September 15th, 2018

Just finished another series of mixed- media collages on good quality thick papers. I prefer to use a thick water- colour paper base for collage, as it doesn’t tear and buckle when I load on papers glues, paint and inks. I use vintage, antique and or any papers laying around.

1958

 

 

Tannica

 

 

Farmlands Water

 

 

Ordovician

 

 

Knowledge in Depth

 

 

Taxonomy

 

© 2018, Jenny Davis. All rights reserved.

Mixed Media Collage. 3 New Works on Paper.

September 2nd, 2018

3 New mixed- media collages on 300gsm watercolour paper (Unframed).

I  like to create new visions, by recycling and dissecting vintage papers that I may, or not hand paint with acrylic paints and inks.

Process – On a background of strong 350gsm artist water- colour paper, I add layers of acrylic paints, fragments of vintage papers and random marks, using French ink pens.

Earth Renewable

Recycled Polyhedron

Recycled Symmetry

 

 

© 2018, Jenny Davis. All rights reserved.

Homemade Gesso Update!

August 14th, 2018

Homemade Gesso!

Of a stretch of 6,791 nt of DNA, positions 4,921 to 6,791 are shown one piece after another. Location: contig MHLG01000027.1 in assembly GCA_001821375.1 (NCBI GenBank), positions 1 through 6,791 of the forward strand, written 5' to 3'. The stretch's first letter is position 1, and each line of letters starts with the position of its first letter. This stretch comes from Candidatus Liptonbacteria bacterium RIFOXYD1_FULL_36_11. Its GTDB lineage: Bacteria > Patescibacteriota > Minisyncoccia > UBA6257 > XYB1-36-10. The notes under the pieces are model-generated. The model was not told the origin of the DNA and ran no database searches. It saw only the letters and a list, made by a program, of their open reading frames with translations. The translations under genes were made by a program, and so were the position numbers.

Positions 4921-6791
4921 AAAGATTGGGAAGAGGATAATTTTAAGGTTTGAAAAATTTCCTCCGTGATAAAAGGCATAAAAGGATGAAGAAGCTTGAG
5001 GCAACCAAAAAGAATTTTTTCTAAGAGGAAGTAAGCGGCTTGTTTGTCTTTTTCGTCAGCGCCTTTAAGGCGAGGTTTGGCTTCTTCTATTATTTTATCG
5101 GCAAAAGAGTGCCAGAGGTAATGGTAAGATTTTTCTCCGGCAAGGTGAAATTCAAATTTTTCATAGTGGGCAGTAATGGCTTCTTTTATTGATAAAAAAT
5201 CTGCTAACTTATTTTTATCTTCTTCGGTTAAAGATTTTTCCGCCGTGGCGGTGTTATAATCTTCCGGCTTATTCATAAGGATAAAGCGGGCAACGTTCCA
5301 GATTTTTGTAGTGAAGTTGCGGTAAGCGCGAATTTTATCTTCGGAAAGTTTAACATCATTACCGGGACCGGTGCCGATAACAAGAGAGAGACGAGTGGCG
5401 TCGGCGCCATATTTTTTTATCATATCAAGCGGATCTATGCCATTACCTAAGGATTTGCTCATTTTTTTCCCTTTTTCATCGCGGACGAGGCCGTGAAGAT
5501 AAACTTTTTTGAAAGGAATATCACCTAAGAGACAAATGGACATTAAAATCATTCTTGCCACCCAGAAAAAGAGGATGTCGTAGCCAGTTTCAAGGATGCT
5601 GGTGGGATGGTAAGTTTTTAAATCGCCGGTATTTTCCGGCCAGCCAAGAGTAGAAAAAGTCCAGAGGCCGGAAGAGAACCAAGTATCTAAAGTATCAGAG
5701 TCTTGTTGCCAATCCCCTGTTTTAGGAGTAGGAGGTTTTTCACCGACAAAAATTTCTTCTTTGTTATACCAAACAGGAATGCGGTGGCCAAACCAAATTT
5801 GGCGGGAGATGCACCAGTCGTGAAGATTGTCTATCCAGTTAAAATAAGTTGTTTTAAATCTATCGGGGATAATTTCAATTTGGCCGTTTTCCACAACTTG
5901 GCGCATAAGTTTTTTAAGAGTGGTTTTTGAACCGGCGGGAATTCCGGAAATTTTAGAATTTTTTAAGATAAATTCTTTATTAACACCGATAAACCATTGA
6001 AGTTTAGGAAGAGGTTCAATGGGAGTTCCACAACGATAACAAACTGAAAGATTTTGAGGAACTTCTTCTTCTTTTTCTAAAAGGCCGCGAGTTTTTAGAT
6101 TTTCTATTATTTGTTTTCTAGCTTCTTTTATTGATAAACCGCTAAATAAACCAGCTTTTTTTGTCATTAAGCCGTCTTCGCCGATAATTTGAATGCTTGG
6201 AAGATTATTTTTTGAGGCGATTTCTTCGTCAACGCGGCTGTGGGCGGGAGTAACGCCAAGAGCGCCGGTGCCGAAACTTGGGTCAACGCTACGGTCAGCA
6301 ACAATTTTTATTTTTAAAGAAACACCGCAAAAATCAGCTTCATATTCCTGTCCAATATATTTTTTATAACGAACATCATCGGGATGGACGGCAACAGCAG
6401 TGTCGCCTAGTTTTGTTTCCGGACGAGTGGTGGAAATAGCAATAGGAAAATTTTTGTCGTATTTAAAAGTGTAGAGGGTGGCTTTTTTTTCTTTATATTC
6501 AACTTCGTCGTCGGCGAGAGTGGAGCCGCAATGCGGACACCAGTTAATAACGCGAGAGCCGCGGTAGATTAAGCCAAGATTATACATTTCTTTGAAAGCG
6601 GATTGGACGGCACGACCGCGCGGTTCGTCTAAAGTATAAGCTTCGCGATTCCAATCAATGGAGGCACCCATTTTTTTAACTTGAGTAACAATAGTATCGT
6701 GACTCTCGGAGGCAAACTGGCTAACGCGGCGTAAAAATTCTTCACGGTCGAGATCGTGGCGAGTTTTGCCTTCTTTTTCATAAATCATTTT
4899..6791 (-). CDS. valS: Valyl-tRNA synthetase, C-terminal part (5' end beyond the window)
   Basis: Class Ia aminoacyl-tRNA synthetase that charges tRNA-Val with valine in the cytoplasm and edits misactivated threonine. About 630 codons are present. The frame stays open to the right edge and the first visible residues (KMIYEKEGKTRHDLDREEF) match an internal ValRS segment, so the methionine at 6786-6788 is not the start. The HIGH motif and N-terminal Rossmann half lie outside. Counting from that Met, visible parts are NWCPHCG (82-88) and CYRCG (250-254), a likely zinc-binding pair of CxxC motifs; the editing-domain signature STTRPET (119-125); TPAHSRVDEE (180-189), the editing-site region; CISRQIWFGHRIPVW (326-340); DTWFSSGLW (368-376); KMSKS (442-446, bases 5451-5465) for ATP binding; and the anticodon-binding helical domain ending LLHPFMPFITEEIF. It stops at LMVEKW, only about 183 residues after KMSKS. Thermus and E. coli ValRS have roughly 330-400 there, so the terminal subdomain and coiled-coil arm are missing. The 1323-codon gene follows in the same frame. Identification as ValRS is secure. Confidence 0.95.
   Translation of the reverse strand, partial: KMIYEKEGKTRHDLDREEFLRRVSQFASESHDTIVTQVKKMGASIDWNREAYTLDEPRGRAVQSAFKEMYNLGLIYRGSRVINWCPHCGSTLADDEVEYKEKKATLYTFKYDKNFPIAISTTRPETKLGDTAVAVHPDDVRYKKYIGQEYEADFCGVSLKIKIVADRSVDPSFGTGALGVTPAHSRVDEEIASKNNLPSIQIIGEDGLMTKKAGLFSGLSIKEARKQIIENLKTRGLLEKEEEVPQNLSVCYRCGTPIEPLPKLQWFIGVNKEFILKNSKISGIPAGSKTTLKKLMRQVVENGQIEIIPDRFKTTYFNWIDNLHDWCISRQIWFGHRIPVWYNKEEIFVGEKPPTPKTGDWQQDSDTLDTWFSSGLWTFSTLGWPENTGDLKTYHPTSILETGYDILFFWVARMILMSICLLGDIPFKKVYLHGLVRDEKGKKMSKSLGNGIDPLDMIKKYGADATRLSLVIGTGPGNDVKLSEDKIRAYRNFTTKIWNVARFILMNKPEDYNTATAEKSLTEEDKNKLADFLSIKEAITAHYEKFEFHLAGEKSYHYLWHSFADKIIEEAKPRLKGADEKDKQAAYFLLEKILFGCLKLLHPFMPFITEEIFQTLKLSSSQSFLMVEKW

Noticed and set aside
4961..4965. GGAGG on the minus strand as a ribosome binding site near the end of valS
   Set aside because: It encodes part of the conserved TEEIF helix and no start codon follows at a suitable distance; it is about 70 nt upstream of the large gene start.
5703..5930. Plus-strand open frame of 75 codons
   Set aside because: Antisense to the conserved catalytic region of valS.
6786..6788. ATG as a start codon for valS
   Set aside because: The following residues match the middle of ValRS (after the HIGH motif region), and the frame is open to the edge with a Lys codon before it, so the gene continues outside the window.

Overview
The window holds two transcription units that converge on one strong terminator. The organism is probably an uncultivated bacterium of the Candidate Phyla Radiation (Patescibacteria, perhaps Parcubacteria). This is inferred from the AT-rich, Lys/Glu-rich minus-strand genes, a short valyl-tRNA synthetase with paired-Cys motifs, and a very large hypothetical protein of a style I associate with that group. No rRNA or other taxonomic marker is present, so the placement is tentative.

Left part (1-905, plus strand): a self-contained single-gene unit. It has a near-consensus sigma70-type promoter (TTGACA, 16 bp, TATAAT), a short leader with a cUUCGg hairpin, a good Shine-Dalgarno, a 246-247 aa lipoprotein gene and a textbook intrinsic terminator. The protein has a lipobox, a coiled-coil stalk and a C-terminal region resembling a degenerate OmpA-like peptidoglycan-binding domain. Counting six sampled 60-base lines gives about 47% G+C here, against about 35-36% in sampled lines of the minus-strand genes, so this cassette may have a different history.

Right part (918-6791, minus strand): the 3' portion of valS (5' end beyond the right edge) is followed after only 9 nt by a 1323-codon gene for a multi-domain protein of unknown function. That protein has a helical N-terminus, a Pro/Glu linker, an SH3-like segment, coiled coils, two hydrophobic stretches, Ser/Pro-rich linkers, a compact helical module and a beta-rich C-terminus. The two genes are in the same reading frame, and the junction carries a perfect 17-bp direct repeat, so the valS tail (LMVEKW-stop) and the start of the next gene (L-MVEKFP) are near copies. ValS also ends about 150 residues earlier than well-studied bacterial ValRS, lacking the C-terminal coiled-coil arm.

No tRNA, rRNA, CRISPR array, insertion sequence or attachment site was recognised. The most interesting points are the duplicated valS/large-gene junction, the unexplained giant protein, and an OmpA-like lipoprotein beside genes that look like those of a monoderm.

Update 2018! Since writing this recipe in 2014, Ive been using this homemade Gesso recipe, for 14 years now and haven’t had an issue, with ageing, layers coming apart, seepage, changes in colour etc. on any of my artworks. I use it with both oil and acrylic paints. I also seal my papers with it when, making books, sewing on paper, paper for collage, painting with paint, inks etc. As to the quality, I find the homemade isn’t as white, but just as good quality, as professional artists Gesso. I also use store bought gesso too, if I’ve run out and for convenience. My version is more gritty, than store bought, but if you sandpaper in between coats, I find it’s not an issue. For me, this recipe is just as good as, the store bought and if you use archival PVA/Elmers glue, it will make it all the more stable, for longevity.